One of the reasons I frequent reddit and imgur is to hear snippets of life stories. Is it because I can extract these stories for my own selfish reasons and use them to supplement fiction? Or is it because I enjoy the everyday vicarious socializing using animated images and memes?
Get it? Because it’s a meme.
When a post opens with “This is how a game saved my life” I am of course immediately intrigued. And I’m heartened to see that the game in question is Magic: the Gathering.
“We’ve long canonized our respective lunacies, believing it is like some artistic sacrament that makes our bizarre endeavor possible.”
Jerry “Tycho” Holkins, Penny Arcade writer, on Mike “Gabe” Krahulik, the comic’s artist, and anxiety.
I respect the folks at Penny Arcade. I’d love to go to PAX next time it comes East. Between Child’s Play, great video game journalism, and a new engaging reality show about artists, they’ve accomplished a lot, and I’ve always looked up to their polish, professionalism, and sense of humor in every subject; even subjects that aren’t actually funny.
I also- due to a recent stint with anx-meds (as I shorthand them), appreciate what it’s like to work through a disorder.
Today we’re going to talk about the brain, and the parts of it that keep us working, for better and worse.
The Bourne series has a special place in my head, not only for popularizing fine-tuned psychogenic amnesia– characters that forget the plot but remember how to kill you with a pen or a rolled up newspaper– but for kicking off an interest in the brain. Aside from the bonus of being something my Dad and I can always watch together, it was a foundation of interest in psychological writings.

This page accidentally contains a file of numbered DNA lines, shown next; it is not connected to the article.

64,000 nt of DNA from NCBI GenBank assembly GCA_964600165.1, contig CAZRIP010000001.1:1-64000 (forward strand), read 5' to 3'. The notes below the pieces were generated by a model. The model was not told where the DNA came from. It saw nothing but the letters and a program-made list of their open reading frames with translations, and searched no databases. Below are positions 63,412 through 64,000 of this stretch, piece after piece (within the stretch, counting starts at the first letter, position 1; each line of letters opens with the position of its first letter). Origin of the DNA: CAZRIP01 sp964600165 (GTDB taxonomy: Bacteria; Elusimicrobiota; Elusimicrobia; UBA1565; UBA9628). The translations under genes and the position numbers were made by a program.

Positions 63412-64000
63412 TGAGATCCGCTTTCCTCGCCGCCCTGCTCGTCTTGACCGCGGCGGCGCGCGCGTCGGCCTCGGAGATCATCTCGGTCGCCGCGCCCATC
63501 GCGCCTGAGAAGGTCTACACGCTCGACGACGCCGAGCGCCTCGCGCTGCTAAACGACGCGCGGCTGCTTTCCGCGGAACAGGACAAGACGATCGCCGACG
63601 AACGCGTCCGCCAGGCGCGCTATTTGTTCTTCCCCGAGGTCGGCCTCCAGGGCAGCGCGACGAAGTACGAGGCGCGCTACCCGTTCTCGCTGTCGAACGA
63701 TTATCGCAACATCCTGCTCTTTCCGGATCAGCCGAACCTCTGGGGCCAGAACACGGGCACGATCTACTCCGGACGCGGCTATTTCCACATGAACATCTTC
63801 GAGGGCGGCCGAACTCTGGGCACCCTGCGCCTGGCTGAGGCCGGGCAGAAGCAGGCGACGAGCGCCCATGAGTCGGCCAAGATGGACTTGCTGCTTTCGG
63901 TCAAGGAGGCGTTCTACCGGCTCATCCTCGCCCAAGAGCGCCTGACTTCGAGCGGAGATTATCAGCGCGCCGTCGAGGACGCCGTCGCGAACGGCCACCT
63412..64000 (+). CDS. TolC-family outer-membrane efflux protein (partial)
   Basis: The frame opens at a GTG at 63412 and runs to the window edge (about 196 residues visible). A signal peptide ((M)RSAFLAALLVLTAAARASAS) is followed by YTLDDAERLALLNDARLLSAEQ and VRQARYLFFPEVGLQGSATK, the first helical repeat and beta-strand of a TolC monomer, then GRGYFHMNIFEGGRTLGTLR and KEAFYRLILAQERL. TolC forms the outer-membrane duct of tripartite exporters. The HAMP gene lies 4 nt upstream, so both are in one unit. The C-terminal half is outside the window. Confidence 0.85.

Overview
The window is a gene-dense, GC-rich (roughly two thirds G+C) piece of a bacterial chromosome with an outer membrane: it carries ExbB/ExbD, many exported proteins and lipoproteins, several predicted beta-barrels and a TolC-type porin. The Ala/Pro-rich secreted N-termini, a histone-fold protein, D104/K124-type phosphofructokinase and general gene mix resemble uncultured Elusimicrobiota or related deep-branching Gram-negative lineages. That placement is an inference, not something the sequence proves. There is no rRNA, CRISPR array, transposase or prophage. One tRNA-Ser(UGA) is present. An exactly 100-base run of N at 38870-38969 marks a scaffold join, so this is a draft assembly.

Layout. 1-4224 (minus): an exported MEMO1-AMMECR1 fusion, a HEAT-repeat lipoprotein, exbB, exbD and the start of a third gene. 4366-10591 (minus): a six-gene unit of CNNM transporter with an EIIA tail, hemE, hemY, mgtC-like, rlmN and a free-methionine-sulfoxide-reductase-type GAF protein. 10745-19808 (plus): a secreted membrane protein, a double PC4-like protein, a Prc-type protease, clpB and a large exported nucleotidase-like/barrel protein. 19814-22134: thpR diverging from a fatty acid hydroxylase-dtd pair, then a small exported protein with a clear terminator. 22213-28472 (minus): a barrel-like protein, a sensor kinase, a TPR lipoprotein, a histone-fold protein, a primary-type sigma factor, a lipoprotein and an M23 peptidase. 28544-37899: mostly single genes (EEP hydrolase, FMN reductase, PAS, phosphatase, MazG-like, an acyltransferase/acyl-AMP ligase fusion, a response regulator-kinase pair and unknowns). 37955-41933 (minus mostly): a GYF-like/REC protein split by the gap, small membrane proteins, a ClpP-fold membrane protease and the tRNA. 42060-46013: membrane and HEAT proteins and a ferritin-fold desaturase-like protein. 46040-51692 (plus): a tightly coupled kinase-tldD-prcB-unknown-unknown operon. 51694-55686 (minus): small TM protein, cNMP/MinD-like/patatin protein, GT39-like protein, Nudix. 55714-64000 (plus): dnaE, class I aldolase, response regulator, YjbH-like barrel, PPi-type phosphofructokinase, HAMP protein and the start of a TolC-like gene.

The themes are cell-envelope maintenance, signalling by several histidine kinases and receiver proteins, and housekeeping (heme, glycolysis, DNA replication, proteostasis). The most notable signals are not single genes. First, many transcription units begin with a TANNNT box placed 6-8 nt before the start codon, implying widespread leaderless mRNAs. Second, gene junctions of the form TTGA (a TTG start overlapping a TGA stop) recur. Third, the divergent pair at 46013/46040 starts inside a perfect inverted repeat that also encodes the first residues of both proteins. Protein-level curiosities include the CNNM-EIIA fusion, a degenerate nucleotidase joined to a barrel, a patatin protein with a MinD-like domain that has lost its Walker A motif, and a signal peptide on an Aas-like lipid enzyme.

But we need to go deeper.
I recently deleted all my music.
Just under ten thousand songs. Some purchased, some carried over from archives that are at least seven years old. Most of it was pirated. But now all of it’s gone, erased. I traded in my iPod (30GB video) for some Gamestop store credit.
The recent events of my life, as well as some free time, have given me the opportunity for reflection. When I was younger I loved making lists, keeping an absolute inventory of everything I owned. Even when I was little I was worldbuilding, on a smaller scale than I am now for novels, but I wanted to know every single item and every single person’s name in the worlds I created.
But another purpose drove that almost compulsive need to inventory: minimalism. The eight-year-old Jared had a communist world: one type of car, one type of TV, one brand for everything. To this day, I keep a very small amount of possessions. Everything else I have is just “stuff” and I wouldn’t hesitate to leave it, or sell it.
My Kindle is a thin slab of plastic which now constitutes my entire library.
My USB drive, 2GB, is attached to my keys and has everything I’ve ever written.
Then there’s my games, my clothes, my photography equipment. And it’s all too much. Continue reading